Quzhou Xinhua No. 2 Primary School by LYCS Architecture

The project was constructed in accordance with the latest “Standardized Schools for Compulsory Education in Zhejiang Province” with the highest standard. The GFA of the school is approximated my 37,182 sqm, allowing 48 classes open at the same time.

Located in the rapidly developing Quzhou Smart New Town, the school is surrounded by residential areas on its south, north and west sides, and connects to the Xincheng Cultural and Educational District in the east where Quzhou Jingcai High School and Quzhou No. 1 Middle School are located. Our Xinhua No.2 Primiary School extends into the residential area like a “peninsula”.

Photo © Wu Qing Shan

The urban ecology at the intersection of different programmes is usually very noisy and busy with heavy traffic. Given that the environment, psychological status and behaviors are often affecting each other, children may feel helpless and insecure in the bustling intersection or the hustling city that is under construction.How to create a “safe haven” for the students and bring them a sense of belonging in the city?

Starting from the original intention of “guarding”, LYCS Architecture proposed the design strategy of “big city, small courtyard”, using large-scale buildings to enclose a “big city”for the children, and creating “small courtyards”with small-scale houses and verandas to allow children play around and experience the campus. Going west along Yingjiashan Road, there is a modern-style “city” of about 100 meters long comes into view.

Photo © Wu Qing Shan

On the white zebra-patterned facades, there are long horizontal red-framed windows and green traffic spaces. The interesting combination between simple gray-and-white stone paint and the red window frames makes the buildings’ volume less overwhelming from street views. The entrance of the “big city” , that is, the main entrance of the campus, opens to Xianxia Road, welcoming the students with an open manner.

Inside the campus, taking the main entrance as the axis, the north is the “moving area”. The playground and several sports venues keep the noises from Yingchuan East Road away, together with the administrative management, to create a sports park that can be shared with the community for different timeslots; the south part is the “quiet zone”, the teaching area, the “big city”.

Photo © Wu Qing Shan

The “big city” is about 300 meters long and is enclosed in a U shape. The general classrooms are distributed in the south part of the main building; classrooms for music lessons and labor skill are distributed in the east side of the building. The horizontal corridors connect both parts, allowing intercommunications between different programmes.

The U-shaped main building forms a boundary with the city and a huge introvert courtyard, creating a “small courtyard”, a micro park exclusively for the children. The circulation grid of the “Small Courtyards” was rotated by 30 degrees and then connected with the U shape of the “Big City”, creating a more dynamic journey within the linear corridors on the first and second floors.

Photo © Wu Qing Shan

The circulation for students is then changed from single line to a network with different scales and interweaving connections, offering highly diversified experiences of the campus. The corridors, which are pedestrian channels and public spaces, have greatly improved the playfulness of the journey. Running through the spaces under the corridor on the first floor, the view of the campus is constantly changing. Winding paths lead to seclusion.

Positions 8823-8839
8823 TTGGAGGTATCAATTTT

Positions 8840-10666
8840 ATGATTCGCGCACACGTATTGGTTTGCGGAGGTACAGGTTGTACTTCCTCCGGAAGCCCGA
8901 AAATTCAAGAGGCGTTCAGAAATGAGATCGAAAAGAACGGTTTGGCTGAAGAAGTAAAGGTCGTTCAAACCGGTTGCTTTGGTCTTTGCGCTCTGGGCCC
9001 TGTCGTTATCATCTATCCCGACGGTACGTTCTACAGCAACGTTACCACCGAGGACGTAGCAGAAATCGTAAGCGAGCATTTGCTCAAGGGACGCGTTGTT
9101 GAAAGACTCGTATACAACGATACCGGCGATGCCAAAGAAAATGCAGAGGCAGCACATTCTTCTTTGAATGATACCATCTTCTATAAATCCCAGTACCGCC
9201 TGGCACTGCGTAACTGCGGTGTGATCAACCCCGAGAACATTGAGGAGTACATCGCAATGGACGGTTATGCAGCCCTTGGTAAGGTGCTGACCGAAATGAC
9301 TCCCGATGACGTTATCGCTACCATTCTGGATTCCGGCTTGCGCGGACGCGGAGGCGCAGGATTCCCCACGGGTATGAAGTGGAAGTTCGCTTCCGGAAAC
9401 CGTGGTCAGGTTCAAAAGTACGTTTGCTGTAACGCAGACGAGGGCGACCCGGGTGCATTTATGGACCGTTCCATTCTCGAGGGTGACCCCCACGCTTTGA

The corridors organically connected various building blocks, while providing shelters for the students for outdoor activities in bad weathers. The outdoor veranda on the second floor allows students to run freely under the sun, it further expanded the scope of activities, and interact with the first floor vertically, forming a “doubled first floor”. Complementing the rotated axis are the small boxes placed in the large courtyard.

Photo © Wu Qing Shan

The box is only two-story high, together with the rooftop garden, they become a friendly destination for students after class. Both fun and educational spaces are inserted, including dancing and reading rooms. The small boxes and verandas fragment the large courtyard into pocket parks of different sizes. When students gathered in the parks between classes, they can play and relax in the beautiful landscape and acquire energy from the nature.

The corridor bridges and pocket parks on the first floor, the outdoor verandas on the second floor, and the boxes in the roof garden on the third floor together constitute a three-dimensional landscape in the campus. When the students are running along the verandas, meeting under the bridges, and gathering together in the parks, the rich experiences provided by the campus will constantly leave positive impact on the students’ behavior. Source by LYCS Architecture.

Photo © Wu Qing ShanLocation: Quzhou, ChinaArchitect: LYCS ArchitectureDesign Team: RUAN Hao, Zhan Yuan, Liu Dongyuanm, Guo Yanlan, Lu Xianhui(Architecture), Liu Dongyuan, Lu Xianhui, Xie Jie, Guo Yanlan, Ruan Wenjuan, Li Honghui, Shangli, Fang chen, Ruan Ziming, Xie Lianchun, Xu sheng, Wang Danlu, Xin xin, Wang Jianhong(Interior), Liu Donguyuan, Guo Yanlan(Lanscape)Cooperative Design Institute: TINSHINE GroupConstruction Contractor: XINHUA Construction GroupClient: Quzhou West Investment Co. LTDArea: 37,182 m2Year: 2021Photographs: Wu Qing Shan, Courtesy of LYCS ArchitecturePhoto © Wu Qing ShanPhoto © Wu Qing ShanPhoto © Wu Qing ShanPhoto © Wu Qing ShanPhoto © Wu Qing ShanPhoto © Wu Qing ShanPhoto © Wu Qing ShanPhoto © Wu Qing ShanPhoto © Wu Qing ShanPhoto © Wu Qing ShanPhoto © Wu Qing ShanPhoto © Wu Qing ShanSite PlanFirst Floor PlanSection

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